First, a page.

(3/4/14) So Cornyn flattened Stockman.  Meanwhile, Alameel is just under a majority for the Democratic nomination, with Rogers a distant second.  He shouldn't have trouble in a runoff, but as I've said before, Democrats have little chance here even if they nominate a sane, self-funding candidate.

Virginia Likely D Incumbent Mark Warner (D)

Ordinarily, Warner, being from a swing state, might be considered vulnerable.  Unfortunately for Republicans, he's also the most popular politician in the state.  Outgoing Republican Governor Bob McDonnell is talked about as a challenger, but it's doubtful he'd risk his presumed presidential ambitions on an uphill fight.

(5/21/13) Virginia Republicans plan to use a convention to pick their nominee; because it worked so well last time.  The decision is not final.

(5/30/13) This new poll confirms Warner's safety.

(6/24/13) Virginia Republicans now at least have a candidate, though one who appears to be pretty minor: former 10th District party chairman Howie Lind.

(7/19/13) Warner has a +20 net favorability rating in this new poll, and leads all comers in the upper teens (and with 50%+).  McDonnell trails by 15, Del. Bob Marshall and House Majority Leader Eric Cantor by 16, and Lt. Gov. Bill Bolling by 18.

(8/22/13) Warner gets a net job approval of +36 in the new Quinnipiac poll.

(9/18/13) I seriously doubt this will actually happen, but some want Newt Gingrich to run against Warner.  I suppose at least it would be entertaining.

(9/18/13) Well, that didn't take long.  Gingrich out.

(11/16/13) Now some are saying that 2013 Republican gubernatorial nominee Ken Cuccinelli should run.  If he ran, I suppose he'd be the strongest candidate in the race, but that's almost entirely due to the weakness of the current candidates rather than his strengths.  You can head over to the Virginia entry on Gubernatorial Race Analysis 2013-2014 for more analysis on Cuccinelli's strengths and weakness; I won't rehash it all here.  Of course, there isn't much indication he'll run.  He just finished a brutal statewide campaign - and may be looking at running for Congress when Frank Wolf retires.

(11/19/13) Cuccinelli isn't shutting down the speculation.

(12/2/13) The Washington Post speculates that both 2013 AG nominee State Sen. Mark Obenshain (who is currently trailing in vote count, but could end up winning in a recount) and 2013 LG nominee EW Jackson could run (he's leaving his options open) could run.  Obviously, if Obenshain ends up winning the AG race, he won't be running.  If he loses, he'd be a decent candidate.  He did overperform Cuccinelli, though I think that has more to do with Cuccinelli's weaknesses than Obenshain's strengths, and I suspect the AG's race represents a generic R vs. generic D race more than anything.  And he has some other reasons to not run.  I've already seen speculation that, even if he loses, he'd be the Republican frontrunner in the 2017 governor's race.  That might be a harder case to make with two statewide losses, unless he does a lot better than expected.  On Jackson, all I'll say is that I suppose if Republicans are going to lose, they might as well do it with a bang, so long as there's no collateral damage (which there probably would be).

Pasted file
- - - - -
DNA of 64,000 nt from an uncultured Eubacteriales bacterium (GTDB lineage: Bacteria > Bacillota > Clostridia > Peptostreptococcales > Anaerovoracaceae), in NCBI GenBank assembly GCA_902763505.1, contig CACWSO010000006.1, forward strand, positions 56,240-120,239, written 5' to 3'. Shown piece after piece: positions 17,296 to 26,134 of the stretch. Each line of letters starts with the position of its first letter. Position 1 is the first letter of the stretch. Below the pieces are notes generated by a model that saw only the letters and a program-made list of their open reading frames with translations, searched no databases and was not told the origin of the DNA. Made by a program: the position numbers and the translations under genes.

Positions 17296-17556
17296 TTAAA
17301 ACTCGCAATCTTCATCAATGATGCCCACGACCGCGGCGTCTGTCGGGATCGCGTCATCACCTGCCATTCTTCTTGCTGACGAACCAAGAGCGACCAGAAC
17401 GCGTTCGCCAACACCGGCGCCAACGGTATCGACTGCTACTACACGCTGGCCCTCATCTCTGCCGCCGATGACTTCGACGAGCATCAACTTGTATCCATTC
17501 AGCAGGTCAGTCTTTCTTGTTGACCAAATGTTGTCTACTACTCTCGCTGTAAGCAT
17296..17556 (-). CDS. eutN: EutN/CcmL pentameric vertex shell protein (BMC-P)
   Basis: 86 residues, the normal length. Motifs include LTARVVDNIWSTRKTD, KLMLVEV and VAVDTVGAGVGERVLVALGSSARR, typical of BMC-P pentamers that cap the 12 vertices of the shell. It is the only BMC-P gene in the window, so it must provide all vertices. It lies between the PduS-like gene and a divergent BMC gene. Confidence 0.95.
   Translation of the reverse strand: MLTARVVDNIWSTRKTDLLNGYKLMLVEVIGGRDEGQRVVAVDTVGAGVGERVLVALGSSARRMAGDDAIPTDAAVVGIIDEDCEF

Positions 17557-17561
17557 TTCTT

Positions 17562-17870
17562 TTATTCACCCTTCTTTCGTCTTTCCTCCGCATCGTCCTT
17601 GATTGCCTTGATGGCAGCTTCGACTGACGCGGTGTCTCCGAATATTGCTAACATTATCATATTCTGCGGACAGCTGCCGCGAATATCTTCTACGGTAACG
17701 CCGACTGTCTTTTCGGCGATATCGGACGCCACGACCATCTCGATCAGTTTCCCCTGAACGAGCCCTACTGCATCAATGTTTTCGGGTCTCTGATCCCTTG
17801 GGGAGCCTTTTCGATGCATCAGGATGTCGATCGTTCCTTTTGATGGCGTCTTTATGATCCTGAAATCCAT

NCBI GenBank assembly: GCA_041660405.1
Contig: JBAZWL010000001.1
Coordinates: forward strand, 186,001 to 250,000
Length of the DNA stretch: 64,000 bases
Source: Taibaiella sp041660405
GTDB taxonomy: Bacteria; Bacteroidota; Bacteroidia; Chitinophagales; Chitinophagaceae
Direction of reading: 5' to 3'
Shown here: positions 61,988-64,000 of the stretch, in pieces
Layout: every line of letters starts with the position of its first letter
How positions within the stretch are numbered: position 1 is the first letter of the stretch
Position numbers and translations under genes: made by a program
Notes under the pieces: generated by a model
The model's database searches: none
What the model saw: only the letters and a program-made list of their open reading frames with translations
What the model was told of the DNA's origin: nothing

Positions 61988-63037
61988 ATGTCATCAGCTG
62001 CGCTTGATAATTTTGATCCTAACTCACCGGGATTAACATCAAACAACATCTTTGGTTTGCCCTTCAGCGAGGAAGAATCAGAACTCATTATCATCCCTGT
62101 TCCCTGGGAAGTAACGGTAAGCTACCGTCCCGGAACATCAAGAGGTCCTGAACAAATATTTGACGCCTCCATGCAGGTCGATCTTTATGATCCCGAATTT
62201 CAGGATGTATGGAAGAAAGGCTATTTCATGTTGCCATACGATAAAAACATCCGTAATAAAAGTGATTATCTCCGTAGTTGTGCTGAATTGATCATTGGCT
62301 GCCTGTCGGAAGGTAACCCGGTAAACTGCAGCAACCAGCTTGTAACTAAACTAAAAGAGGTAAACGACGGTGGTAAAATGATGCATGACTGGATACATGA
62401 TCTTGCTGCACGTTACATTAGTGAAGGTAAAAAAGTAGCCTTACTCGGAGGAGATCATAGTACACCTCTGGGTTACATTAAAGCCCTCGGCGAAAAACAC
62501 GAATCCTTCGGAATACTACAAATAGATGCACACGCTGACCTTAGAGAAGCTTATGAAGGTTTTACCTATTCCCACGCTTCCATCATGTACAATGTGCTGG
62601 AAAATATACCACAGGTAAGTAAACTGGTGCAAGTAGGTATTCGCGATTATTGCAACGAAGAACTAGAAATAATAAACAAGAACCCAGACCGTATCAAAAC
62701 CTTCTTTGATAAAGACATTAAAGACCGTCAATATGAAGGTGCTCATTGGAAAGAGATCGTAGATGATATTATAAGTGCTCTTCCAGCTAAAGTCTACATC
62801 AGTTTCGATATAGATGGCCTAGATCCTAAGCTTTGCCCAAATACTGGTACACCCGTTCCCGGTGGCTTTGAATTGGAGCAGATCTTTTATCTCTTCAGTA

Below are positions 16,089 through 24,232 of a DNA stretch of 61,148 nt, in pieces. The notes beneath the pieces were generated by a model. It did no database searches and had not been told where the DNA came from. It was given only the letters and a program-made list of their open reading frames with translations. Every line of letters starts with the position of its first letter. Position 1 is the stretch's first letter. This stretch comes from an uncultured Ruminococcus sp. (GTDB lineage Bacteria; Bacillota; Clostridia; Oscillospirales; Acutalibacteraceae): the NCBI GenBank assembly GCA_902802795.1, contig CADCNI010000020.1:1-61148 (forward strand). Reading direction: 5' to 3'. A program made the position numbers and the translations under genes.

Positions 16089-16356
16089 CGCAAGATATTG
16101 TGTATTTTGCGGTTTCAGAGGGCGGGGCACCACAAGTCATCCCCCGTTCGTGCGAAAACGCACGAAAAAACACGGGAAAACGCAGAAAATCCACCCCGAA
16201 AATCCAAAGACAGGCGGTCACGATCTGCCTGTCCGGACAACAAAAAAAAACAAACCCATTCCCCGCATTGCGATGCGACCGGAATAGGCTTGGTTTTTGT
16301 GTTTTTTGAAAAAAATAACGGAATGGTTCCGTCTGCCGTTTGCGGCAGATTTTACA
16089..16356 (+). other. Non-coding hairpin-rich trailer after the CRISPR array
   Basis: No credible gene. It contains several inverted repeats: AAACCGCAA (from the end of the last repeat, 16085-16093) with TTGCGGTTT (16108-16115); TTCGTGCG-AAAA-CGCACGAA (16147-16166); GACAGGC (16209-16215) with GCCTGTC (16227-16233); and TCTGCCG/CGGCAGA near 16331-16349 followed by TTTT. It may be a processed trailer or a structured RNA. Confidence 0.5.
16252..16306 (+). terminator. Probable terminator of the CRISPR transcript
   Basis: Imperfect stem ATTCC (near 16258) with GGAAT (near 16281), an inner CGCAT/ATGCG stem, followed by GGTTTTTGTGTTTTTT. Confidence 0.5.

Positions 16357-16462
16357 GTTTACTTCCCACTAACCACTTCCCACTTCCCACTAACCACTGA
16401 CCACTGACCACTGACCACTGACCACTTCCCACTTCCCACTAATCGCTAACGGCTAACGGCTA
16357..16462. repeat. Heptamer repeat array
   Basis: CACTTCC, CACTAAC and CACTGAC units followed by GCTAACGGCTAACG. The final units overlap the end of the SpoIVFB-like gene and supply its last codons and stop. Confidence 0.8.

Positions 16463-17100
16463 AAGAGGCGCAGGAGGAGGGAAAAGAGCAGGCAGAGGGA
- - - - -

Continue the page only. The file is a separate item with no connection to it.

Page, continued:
(12/7/13) A lot of news came out on this race today.  Cuccinelli is out, and former RNC chair Ed Gillespie is looking at running.  Meanwhile, there's a new poll out from the Washington Free Beacon suggesting that maybe - maybe - Warner might be vulnerable to a strong Republican (in case you didn't get the emphasis, this is something I still have significant doubts on, and would like more information to come out before making a rating change).  Warner handily beats the unknown and disliked Republicans (former Virginia First Lady Susan Allen, State Del. Barbara Comstock, conservative commentator Bill Kristol, Cuccinelli, Lind, and Gillespie) by solid double-digit margins but beats the well-known and generally well-liked Obenshain by 7, while his reelect numbers are down to reelect by 5 points.  That said, Republicans shouldn't get too excited.  Warner is much more formidable than Mark Herring, the man Obenshain probably lost the AG race to.  His job approval is very solid.  The current good Republican position nationally may be fleeting.  There's no guarantee they will get a good candidate.

(12/8/13) Jackson is keeping himself in the public eye.

(1/9/14) Gillespie is in.  As many have noted, with his political connections, he should be very well-funded, and the fact that he decided to run suggests he has some reason to believe Warner is vulnerable.  Given that and the Free Beacon poll, I'm switching this to Likely D.  That said, I'm still not sure Warner has much to worry about, for several reasons: 1) While Terry McAuliffe's victory in the governor's race last year proved Virginians are willing to vote for a semi-carpetbagger former party boss, he was elected under extreme circumstances (see Virginia Governor 2013) that aren't close to being replicated here, and even then only 48% of voters voted for the semi-carpetbagger former party boss. 2) On the money front, one huge factor working against Gillespie is that as things stand this race is still a pretty peripheral pickup opportunity.  In order to compete with Warner's millions, Gillespie will have to convince a lot of people to give a lot of money to a campaign that's a real longshot.  That's a tall order for anyone, even someone with a lot of good relationships with big donors.